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Wong elevates Hawaii
to national prominence
By Allen Kha
second baseman and preseason All-American Kolten Wong (left) may
have been drafted in the 16th round of the 2008 Major League
Draft by the Minnesota Twins and developed into one of the best
hitters in college baseball, but he still was much of a hidden
gem nationally for the past two seasons.
Compared to the likes of Rice’s Anthony Rendon
and other national hitting stars, Wong’s accomplishments in his
college career – a .350 career batting average, 18 home runs, 92
RBI and 30 stolen bases among many other feats – have gone
somewhat unnoticed outside the Aloha State and the
That is, until he earned MVP honors for last
summer’s Cape Cod league after hitting .341 with 22 stolen
bases. His average was third-best in the Cape, and he finished
second with a .426 on-base average and fourth in slugging at
“Being able to prove myself in Cape Cod was
tremendous for my confidence, knowing that I can play against
some of the best pitchers in college baseball, that level of
competition and the wood bat,” Wong said.
“I haven’t really seen Rendon play, but I know he
is really good. At the same time, I know I can definitely be one
of the best college baseball players in the nation. It’s a
personal challenge, something that drives me to improve every
Wong’s coach Mike Trapasso hasn’t seen Rendon
play either but knows that his team’s spark plug deserves to be
known as one of the best players in college baseball.
“Kolten has a tremendous work ethic and is
looking to become better,” Trapasso said. “He’s a proven hitter.
Being the MVP of the Cape Cod league is a tremendous honor. He
can hit, he can get on base, and that’s what is propelling him
to start this season with national recognition.
“Seeing the teams we play on a yearly basis,
Kolten can hit against anyone that we play. He’s a special
talent and a great person to watch. He brings so much energy and
is a delight to play and coach.”
Wong, the national notoriety is a testament to his hard work and
his career coming full circle. After ending last year with a
promising showing in the Tempe Regional, where his Rainbows beat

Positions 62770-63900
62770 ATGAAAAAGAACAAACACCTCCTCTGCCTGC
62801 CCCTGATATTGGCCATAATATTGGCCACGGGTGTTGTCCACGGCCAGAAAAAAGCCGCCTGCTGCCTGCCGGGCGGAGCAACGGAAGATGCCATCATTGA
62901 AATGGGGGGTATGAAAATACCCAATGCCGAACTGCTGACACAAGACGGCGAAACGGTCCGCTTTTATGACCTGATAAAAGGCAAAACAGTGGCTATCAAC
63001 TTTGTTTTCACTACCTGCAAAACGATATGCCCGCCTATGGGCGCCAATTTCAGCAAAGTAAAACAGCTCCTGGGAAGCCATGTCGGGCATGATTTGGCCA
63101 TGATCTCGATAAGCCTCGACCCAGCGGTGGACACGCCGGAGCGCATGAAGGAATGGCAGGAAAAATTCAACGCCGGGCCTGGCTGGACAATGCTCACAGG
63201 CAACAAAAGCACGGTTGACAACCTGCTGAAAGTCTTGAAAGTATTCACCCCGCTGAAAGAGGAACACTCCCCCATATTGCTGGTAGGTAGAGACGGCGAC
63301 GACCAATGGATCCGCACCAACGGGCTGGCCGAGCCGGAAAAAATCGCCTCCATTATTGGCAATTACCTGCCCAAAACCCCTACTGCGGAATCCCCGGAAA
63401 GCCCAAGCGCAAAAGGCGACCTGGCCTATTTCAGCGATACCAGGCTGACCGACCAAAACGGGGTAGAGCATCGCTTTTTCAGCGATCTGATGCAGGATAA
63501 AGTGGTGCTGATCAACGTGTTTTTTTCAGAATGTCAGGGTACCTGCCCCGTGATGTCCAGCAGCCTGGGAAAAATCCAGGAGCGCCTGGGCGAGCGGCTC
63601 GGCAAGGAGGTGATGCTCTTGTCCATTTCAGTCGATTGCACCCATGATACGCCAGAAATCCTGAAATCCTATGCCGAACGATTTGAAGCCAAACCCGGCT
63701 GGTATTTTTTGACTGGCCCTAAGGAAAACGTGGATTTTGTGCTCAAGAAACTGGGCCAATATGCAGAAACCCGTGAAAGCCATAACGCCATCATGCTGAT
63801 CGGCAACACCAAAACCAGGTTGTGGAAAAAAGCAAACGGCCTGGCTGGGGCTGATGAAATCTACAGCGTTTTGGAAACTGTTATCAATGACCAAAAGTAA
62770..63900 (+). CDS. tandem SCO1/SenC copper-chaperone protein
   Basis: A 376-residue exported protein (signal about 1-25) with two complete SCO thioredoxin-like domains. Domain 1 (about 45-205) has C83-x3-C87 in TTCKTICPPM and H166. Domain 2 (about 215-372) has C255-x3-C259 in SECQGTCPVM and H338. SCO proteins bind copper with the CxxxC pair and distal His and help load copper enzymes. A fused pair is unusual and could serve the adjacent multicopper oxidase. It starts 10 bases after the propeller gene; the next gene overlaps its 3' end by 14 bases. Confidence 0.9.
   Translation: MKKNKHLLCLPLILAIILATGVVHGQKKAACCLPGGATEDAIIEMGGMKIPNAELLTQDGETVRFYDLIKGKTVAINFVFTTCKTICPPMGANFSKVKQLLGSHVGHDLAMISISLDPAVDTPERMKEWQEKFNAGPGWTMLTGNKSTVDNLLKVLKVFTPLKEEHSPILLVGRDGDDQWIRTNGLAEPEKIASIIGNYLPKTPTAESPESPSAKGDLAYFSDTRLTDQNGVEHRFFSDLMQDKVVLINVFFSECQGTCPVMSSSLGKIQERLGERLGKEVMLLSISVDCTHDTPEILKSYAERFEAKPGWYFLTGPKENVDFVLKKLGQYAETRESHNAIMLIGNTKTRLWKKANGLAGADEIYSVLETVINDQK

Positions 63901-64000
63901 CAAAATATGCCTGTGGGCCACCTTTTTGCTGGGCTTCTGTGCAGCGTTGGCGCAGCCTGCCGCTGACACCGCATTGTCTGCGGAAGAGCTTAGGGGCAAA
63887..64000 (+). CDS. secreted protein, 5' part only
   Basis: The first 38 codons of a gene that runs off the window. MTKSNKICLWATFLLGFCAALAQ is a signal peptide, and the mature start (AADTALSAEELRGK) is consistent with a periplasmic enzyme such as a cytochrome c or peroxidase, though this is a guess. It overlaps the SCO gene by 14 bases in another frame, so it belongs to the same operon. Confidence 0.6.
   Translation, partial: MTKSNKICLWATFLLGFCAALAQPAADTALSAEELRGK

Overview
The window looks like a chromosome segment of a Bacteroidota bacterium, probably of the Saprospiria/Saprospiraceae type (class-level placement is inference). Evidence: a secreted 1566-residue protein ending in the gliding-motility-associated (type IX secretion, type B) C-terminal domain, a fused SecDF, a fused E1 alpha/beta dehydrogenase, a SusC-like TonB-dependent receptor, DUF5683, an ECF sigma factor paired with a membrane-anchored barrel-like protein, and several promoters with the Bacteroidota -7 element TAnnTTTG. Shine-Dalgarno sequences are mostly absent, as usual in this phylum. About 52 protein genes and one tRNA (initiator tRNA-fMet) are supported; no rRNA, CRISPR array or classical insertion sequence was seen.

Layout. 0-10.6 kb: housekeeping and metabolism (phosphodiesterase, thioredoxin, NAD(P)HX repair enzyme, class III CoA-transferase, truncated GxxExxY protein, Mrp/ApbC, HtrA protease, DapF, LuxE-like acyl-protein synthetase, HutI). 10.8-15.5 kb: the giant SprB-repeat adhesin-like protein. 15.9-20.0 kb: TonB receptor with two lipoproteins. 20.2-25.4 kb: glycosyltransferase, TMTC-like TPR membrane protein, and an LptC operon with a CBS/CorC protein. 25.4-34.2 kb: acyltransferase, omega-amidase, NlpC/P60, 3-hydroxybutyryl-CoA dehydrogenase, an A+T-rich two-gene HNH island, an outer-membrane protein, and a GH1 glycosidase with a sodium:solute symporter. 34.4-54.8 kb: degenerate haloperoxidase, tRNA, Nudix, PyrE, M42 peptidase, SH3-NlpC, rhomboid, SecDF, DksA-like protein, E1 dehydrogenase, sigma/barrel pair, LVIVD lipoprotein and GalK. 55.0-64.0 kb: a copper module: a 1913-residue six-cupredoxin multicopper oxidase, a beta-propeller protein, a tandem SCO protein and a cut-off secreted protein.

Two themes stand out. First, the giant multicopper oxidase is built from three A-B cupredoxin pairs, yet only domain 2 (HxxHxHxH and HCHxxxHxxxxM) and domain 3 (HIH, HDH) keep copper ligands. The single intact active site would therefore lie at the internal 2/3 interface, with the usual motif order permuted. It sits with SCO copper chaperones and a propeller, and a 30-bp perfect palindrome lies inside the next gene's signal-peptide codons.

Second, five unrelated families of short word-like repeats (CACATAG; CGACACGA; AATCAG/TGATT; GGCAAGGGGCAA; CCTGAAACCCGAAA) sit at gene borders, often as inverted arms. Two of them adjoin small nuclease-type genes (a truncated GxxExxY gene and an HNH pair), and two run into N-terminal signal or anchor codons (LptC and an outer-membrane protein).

San Diego twice to advance to the final game of the regional, he
wants to focus on what his team can accomplish this season.
“Outside of being drafted, I didn’t really get
any [college] offers other than Hawaii coming out of high
school,” Wong said. “But at the same time, Hawaii was really my
only college choice, being from here and playing at home.
“There are no professional sports teams here, so
[in Hawaii] it’s all about our sports teams and everyone follows
us. We have great facilities and support and playing at home is
a great privilege.”
Wong and Trapasso know the Rainbows face
challenges in their out-of-conference and WAC schedules. Hawaii
opens the season with home series against No. 10 Oregon and No.
7 Texas and faces challenges from conference contenders Fresno
State, Nevada, and a New Mexico State team that Trapasso
described as “tremendously good on offense.”
“Even though we play in a conference that’s not a
high-RPI conference, the WAC is still really competitive, and we
have to play well to be competitive,” Trapasso said. “We also
play the Oregon’s and Texas’s of the world to boost our
and some Big West teams like Cal State Fullerton.
“I relish these games particularly because I’ll
get to coach opposite of some of the best coaches in college
baseball, in [George] Horton and [Augie] Garrido. It’s going to
be a great experience for both me and my team and hopefully
we’ll start our season well.”
Wong, meanwhile, savors the opportunity to face
the Ducks’ daunted pitching staff and the Longhorns’ Taylor
“I relish challenges,” Wong said. “I want to play
against the best players in the nation, and I work hard so I can
become the best player I can be.
“I’m focusing one game at a time, because you
can’t look into the hype without hurting your team. I’m focused
on helping our team accomplish its goals.”
(photos courtesy of Hawaii Athletics)